- 20 hours of live on line over 6 days
- You will get access to two x 2.5 hour pre recorded lectures.
- You will also have access to 5 hours of asana classes relevant to the course teachings
- Total hours = 30
The course takes place over two weekends — 13 to 15 November and 20 to 22 November.
The course will be based around live online lecture, including demonstration of assessment and asana principles with ongoing opportunities for questions and interaction with the instructor.
The lecture materials will be in the form of illustrated slides with text, which can be downloaded as pdf files; also you will have access to high quality video recordings of the lectures and demonstrations, with the slides included in the video — so you will be able to review the lectures to become fully confident in your grasp of the materials and their applications.
Additional material will consist of pre-recorded guided 1-hour asana classes, designed to exemplify the principles and themes covered the previous day (the first practice will be general and introductory to the themes of the training). This allows you to have a full practice that you can do at a time that works for you, and can also repeat and study.
- a pre-recorded 2½ hour video lecture on the history of sequencing — particularly concerning the development of therapeutic concepts — in modern yoga.
- a pre-recorded 2½ hour video lecture on the relationship between yoga terminology (prana, gunas, granthis and so on) and contemporary understanding of the ‘circuits’ of the nervous system, with special focus on the vagus nerve — with simple practices of breath and marma for achieving a ‘reset’ to better states.
These will be available for viewing prior to the start of the training, again to view at a time that works for you.
What Will I Learn?
After the course, you will:
• be able to recognise and assess imbalances in postural and movement patterns that are linked to common pain patterns in joints, muscles and fascia, with a firm grasp of helpful ‘body maps’ such as Janda’s ‘Crossed Syndromes,’ as well as the key myofascial meridians or ‘sutras’ governing posture and movement, as your guide in your observations;
• be able to take in the ‘big picture’ of the body as a whole, as well as having the tools to focus on specific areas — feet, knees, hips, sacroiliac joint and low back, shoulders, elbows and wrists, and the neck and head — and have a foundation for knowing what poses, alignments, and actions are most beneficial for addressing these areas when there are pain problems;
• have a grasp of sequencing principles rooted in this knowledge, which you can apply to sequencing general classes, and also shorter remedial routines for working with individuals or small groups, focused on particular therapeutic problems;
• be able to ‘read the room,’ in general classes, recognising the movement patterns of students that cause problems in their practice or could lead to injury, and know how to respond ‘on the fly’ and in real time, to adjust your sequencing to what you are seeing;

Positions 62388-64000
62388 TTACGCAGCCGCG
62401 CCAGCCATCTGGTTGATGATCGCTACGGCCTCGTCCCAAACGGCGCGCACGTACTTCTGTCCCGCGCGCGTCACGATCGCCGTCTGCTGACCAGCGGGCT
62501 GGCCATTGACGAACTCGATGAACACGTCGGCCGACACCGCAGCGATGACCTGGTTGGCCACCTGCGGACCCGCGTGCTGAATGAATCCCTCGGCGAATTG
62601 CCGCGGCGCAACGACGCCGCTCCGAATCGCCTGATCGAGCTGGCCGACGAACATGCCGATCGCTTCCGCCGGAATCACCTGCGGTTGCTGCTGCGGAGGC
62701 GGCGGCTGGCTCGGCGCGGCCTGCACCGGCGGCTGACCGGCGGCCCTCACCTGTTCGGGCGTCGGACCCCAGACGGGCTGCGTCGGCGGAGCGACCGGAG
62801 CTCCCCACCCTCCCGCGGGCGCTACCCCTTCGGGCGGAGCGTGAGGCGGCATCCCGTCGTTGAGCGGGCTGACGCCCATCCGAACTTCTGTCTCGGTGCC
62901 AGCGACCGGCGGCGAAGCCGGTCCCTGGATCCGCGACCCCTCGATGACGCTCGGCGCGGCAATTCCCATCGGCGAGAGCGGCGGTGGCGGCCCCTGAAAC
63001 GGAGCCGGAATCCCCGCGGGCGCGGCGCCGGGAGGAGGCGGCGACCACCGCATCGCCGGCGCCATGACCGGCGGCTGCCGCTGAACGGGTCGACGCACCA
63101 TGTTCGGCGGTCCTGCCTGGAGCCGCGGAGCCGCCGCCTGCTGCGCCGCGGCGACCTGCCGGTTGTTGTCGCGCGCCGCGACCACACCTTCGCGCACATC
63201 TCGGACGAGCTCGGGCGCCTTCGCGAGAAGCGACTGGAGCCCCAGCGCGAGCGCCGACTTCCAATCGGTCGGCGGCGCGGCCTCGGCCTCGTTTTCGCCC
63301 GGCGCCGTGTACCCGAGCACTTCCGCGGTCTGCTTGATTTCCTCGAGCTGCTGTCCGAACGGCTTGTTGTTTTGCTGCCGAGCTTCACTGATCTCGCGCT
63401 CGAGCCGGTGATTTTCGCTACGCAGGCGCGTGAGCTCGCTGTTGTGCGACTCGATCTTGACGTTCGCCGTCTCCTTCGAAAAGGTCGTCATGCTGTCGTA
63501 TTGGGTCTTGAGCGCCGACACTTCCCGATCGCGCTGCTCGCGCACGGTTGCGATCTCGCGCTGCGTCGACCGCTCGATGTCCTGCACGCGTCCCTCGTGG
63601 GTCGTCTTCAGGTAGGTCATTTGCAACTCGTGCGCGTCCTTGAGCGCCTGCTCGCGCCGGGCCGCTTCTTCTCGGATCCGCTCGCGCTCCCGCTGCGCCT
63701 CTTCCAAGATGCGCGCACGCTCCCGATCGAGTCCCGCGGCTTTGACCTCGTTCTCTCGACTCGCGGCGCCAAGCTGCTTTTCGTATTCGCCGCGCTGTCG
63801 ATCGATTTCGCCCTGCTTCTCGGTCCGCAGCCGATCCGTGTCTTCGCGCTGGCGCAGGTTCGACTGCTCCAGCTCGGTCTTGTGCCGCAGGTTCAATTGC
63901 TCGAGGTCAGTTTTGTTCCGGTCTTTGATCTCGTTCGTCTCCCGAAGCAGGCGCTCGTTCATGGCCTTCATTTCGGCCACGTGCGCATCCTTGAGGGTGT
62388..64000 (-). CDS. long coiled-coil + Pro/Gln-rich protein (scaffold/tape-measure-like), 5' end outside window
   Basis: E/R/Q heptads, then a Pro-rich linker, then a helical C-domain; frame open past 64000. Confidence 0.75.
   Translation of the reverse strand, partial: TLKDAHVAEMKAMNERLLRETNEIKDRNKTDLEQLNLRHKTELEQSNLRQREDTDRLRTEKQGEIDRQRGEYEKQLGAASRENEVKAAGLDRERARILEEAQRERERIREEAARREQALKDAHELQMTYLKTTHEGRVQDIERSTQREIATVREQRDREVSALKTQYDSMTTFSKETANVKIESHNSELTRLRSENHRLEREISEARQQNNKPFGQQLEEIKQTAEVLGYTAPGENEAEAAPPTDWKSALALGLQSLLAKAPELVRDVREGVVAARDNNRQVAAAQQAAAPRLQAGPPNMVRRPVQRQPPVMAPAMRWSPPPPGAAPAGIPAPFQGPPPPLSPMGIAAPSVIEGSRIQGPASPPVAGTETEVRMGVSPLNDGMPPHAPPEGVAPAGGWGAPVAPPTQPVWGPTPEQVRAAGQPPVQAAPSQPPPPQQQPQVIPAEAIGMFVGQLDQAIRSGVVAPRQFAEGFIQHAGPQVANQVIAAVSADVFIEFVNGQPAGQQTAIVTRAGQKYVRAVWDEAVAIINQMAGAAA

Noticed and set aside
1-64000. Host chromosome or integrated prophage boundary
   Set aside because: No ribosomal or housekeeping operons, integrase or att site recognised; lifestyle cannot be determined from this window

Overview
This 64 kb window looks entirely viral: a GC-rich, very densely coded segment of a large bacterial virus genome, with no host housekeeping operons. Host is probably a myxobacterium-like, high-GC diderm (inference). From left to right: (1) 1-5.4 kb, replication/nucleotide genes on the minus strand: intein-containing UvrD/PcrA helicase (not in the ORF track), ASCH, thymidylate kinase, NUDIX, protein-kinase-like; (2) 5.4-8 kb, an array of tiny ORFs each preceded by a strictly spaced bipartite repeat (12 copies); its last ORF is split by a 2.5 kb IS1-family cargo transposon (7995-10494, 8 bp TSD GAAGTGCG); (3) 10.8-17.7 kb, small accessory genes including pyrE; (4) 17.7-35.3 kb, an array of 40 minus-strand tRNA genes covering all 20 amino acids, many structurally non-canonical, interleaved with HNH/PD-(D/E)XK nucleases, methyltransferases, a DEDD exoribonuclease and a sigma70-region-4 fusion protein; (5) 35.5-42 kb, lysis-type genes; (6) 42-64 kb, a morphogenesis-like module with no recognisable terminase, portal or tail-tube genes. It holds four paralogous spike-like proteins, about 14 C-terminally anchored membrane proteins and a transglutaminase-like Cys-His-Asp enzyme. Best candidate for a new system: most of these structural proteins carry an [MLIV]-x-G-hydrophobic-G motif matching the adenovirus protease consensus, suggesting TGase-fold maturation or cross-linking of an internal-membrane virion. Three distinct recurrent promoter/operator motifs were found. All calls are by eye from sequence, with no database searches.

• have a deeper understanding of yoga terminology as informed by contemporary understanding of the nervous system, breath, and fascial systems, and be able to relate these terms to practice in common-sense language;
• have a grasp of the inner workings and logic of the asanas, and know how to explain them and their health value in a way that students can appreciate;
• have a significant toolbox of remedial exercises and asana variations to address common complaints and devise simple protocols for students to work with.
Day One (Friday): Foundational Principles in Myofascial Lines and Movement Patterns — understanding the fundamental ‘Body Maps’ and their helpfulness in ‘reading’ bodies. Foundational principles of sequencing and ‘segmenting’ problem areas in kinetic chains in asana.
Day Two (Saturday) Fundamentals in Observational Skills and terminology for assessment, with special focus on the low back, sacroiliac joint, and pelvis/hips — the impact of shifts, tilts, and rotations in posture on these areas, and the fundamentals of what to do about it — in remedial exercises and in asanas.
Day Three (Sunday): Foundations: Feet, knees and hips — working with problems in the lower body, particularly through closed chain actions in asana that use fascial lines for realignment, stability, and improved range of motion.
Day One (Friday): Connecting Upper and Lower body through Functional Lines in Asana: refining our understanding of the workings of the different types of asana and their benefit for improving functional movement. Special focus will be on the ‘Shorter Leg Pattern,’ which is a common functional pattern at the root of many asymmetries in movement, and with applications to scoliosis.
Day Two (Saturday): Principles for working with the arms and shoulders — addressing problems in range of motion, and addressing as well as preventing pain problems and injuries.
Day Three (Sunday): Principles for the Neck and Head: movement in asana as well as remedial work, releases and Ayurvedic marma or fascial/pranic massage points, to relieve tension and address patterns and misalignments related to headache pain and problematic breath patterns.
Who is this course for?
The training will give solid skills and confidence to teachers who are relatively new to therapeutic work through yoga, and also provide fresh inspiration and insight to teachers who are more experienced with such work.
The course will be recorded and replay access offered to all students for a limited time after the event.
The training will carry the added value of CEU credit for both Yoga Alliance and the International Association of Yoga Therapy (IAYT)
Upon completion of this workshop, you will receive a Yogacampus Certificate of Completion.